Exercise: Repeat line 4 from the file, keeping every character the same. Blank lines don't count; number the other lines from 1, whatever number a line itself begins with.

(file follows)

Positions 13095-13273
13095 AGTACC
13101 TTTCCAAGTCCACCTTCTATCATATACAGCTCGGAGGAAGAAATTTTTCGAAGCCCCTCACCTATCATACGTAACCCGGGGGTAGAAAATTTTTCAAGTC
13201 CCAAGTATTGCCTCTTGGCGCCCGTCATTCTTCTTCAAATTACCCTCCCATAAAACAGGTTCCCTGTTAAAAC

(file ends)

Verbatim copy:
13201 CCAAGTATTGCCTCTTGGCGCCCGTCATTCTTCTTCAAATTACCCTCCCATAAAACAGGTTCCCTGTTAAAAC